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UPDATE (14 August 2019): We neglected to include Smartblade’s R9.5-million investment from Savant in the below list. We have updated the list as well as the below figures relating to the amount and percentage of all venture capital that went to SA startups with women founders.
What percentage of annual venture capital (VC) and angel investment goes to SA tech startups founded by women?
No one seems to know. But it may be as little as 4.5% of all disclosed deals concluded in SA since 1 January 2018.
Ventureburn contacted several experts in the country’s tech startup sector, including the Southern African Venture Capital and Private Equity Association (Savca).
But no one was able to say what percentage of angel and VC deals do women-owned and founded startups make up in South Africa.
As little as 4.5% of all disclosed SA tech startup deals since 1 January 2018 involved female founders
In the absence of any authoritative SA figures, Ventureburn set to work crunching the number on the disclosed deals the publication has reported on since 1 January 2018.
Not all deals go announced, as some investors or startups want to continue to operate under the radar, or just don’t wish to or see the need to make them public.
R77.7m in eight disclosed deals
Ventureburn identified R77.7-million in eight disclosed deals concluded since the beginning of 2018 involving SA tech startups (software technology companies no older than seven years) with women founders (see this story which lists the startups involved).
This is out of a total of over R1.7-billion (we used the rand-dollar exchange rate at the time of each deal) in 34 deals that were disclosed involving SA tech startups over the same period of time (see this story and this one — which cover all the disclosed deals until June 30, 2019).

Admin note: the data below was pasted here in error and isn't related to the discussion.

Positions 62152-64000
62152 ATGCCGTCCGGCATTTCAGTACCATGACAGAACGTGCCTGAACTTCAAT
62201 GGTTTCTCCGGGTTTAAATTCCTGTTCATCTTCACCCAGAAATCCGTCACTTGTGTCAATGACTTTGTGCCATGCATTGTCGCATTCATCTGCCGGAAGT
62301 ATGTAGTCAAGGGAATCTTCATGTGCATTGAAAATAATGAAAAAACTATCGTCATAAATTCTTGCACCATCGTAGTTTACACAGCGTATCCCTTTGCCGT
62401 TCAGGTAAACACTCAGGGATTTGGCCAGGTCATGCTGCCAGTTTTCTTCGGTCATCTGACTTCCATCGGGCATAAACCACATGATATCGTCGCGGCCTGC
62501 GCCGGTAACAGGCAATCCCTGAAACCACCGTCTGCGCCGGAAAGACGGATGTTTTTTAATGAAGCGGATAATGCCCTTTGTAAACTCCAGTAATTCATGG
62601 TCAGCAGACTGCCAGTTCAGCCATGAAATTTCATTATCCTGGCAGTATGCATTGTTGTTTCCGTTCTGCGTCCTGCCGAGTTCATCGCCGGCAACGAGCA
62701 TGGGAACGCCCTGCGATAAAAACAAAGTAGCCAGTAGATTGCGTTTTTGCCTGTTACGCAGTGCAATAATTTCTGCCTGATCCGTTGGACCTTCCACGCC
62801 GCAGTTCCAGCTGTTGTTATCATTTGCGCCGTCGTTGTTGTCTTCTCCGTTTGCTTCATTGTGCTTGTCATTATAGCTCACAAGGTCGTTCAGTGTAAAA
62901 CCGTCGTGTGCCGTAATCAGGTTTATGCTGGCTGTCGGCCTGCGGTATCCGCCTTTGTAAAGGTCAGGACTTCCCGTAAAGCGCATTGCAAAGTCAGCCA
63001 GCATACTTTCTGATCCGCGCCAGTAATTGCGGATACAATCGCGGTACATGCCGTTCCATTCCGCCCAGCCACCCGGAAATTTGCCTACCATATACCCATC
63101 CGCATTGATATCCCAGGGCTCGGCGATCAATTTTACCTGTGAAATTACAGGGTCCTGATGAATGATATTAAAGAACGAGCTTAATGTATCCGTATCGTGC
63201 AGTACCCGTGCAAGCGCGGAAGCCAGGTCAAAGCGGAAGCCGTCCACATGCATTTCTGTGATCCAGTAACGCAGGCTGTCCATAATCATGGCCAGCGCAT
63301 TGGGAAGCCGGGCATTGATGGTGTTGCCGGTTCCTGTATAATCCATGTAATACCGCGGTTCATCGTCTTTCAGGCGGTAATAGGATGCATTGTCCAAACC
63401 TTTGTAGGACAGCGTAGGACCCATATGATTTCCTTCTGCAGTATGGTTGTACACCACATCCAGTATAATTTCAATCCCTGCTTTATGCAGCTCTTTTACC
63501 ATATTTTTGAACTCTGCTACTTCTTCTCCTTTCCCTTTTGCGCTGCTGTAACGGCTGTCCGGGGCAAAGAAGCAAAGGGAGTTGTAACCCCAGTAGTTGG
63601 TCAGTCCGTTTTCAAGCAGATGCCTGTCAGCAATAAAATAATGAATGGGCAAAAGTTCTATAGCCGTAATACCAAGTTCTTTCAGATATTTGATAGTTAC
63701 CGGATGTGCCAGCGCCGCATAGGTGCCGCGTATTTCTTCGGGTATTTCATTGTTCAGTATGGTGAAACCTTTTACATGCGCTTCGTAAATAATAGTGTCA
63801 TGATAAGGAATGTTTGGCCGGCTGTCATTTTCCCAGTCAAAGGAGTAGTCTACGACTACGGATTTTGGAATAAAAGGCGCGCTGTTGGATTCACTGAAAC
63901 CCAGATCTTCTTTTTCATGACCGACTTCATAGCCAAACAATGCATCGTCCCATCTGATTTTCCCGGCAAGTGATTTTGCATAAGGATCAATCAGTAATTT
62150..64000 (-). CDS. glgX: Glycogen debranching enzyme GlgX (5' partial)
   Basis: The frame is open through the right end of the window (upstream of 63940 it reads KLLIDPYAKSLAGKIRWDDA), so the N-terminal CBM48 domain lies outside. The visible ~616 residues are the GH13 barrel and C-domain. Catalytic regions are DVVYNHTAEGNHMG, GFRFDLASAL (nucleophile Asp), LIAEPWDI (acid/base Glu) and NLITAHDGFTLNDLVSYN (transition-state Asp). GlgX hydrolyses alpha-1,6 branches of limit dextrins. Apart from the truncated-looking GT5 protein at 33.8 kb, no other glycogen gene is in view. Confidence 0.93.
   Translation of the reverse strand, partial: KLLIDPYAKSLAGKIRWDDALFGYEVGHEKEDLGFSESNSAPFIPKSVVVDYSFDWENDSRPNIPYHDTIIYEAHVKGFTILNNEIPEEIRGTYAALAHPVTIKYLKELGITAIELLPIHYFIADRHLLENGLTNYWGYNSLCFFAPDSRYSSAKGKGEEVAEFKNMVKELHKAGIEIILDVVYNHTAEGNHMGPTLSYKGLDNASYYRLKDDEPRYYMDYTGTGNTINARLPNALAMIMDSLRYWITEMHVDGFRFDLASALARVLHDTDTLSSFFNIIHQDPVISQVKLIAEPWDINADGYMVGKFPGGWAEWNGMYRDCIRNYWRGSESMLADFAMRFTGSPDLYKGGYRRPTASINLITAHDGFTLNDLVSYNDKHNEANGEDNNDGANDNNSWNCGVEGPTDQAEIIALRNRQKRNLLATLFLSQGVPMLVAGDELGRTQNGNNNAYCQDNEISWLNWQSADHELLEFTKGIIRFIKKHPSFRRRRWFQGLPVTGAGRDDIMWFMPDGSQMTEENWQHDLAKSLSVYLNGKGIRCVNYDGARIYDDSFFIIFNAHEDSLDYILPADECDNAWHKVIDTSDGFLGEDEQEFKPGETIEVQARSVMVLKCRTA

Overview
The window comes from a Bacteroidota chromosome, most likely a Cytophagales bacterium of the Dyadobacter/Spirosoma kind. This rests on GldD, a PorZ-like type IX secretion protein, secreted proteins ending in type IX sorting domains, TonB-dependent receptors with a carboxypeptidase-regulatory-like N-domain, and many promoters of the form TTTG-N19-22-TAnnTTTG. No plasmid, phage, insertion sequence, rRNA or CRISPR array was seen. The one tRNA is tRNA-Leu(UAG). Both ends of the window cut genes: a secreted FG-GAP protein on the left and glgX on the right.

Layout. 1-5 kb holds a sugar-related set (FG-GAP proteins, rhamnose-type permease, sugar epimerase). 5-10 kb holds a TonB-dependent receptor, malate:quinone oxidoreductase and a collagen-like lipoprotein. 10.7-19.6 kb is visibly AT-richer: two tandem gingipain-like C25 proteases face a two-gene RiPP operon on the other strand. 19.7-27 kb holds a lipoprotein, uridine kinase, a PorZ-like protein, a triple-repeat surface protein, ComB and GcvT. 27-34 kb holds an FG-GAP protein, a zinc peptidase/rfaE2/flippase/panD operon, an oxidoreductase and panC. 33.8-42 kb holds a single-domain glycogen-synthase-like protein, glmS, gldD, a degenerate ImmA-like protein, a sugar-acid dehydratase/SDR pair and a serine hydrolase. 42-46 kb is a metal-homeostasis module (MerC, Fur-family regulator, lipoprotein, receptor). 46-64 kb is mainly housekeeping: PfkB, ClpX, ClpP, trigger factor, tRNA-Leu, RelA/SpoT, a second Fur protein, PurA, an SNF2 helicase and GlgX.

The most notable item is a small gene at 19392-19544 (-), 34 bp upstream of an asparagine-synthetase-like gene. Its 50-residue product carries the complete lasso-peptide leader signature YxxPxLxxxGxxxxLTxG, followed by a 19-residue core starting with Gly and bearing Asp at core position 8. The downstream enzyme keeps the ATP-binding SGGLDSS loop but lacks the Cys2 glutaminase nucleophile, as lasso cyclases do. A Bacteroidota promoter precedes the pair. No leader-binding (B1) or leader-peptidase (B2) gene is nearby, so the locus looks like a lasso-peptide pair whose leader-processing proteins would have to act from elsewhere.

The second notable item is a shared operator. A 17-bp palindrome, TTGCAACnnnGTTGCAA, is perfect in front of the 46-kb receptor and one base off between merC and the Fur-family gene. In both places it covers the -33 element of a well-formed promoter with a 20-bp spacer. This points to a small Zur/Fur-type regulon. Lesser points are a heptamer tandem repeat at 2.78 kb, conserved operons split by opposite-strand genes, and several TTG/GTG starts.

Startups with women founders therefore make up just 3.8% of the value of all VC and angel deals disclosed since the beginning of 2018.
The R77.7-million includes SweepSouth‘s R30-million investment from Naspers Foundry earlier this year, R20-million raised by insurtech Naked earlier this year, Smartblade’s R9.5-million raise, R3.4-million raised by Voyc.ai, R12-million raised by DigsConnect, Zelda Learning’s (now called Zomila) two injections of R500 000 each and Jumpin Rides‘ R1.8-million in investment.
Insurtech Yalu also has a women founder, but the startup did not disclose how much it raised from the Public Investment Corporation (PIC) when it took a 30% stake in the business last year (see this story and this one).
Women got just 2.2% of VC in US
The 4.5% could be a fair reflection of the level of angel and VC funding that goes to SA tech startups with women founders.
While there appears to be little or not data for South Africa on the level of investment women-founded tech startups get, Fortune magazine reported in an article in January that in 2018, companies in the US led by women or with an all-women team of founders netted only 2.2% of the $130-billion recorded VC funding for the year.
Commenting in an email, Savca’s manager of research and communications Bulhe Ndweni said the association’s annual VC Survey currently does not go into that level of detail.
“We will discuss this with our research partner to explore if we can include these parameters in future VC surveys as it will be interesting to see the level of investments linked to women-owned startups,” she added.
This, while venture capitalist Andrea Bohmert (pictured above) said the level of investment in tech startups with women founders is something a number of people are trying to put a number to.
“There are a number of investor WhatsApp groups where similar questions are asked and nobody has comprehensive statistics,” added Bohmert, who is a managing partner at VC Knife Capital.
‘Optimistic about more women founders’
Bohmert said while the number of female entrepreneurs is on the increase, many women are running successful services or product businesses, which however don’t really fit the scalable business model that most investors are looking for.
“I think that is one reason why as an industry in general, we don’t see that many majority female-owned VC funded businesses. As a woman myself, I am naturally eager to change this,” she added.
She said there are a number of tech initiatives currently on the go where female tech entrepreneurs receive mentorship and support to get them investment ready.
Said Bohmert: “I am therefore very optimistic that the founder-profile of tech companies is changing to include more female founded businesses in the not too distant future”.
Featured image: Knife Capital managing partner Andrea Bohmert (Supplied)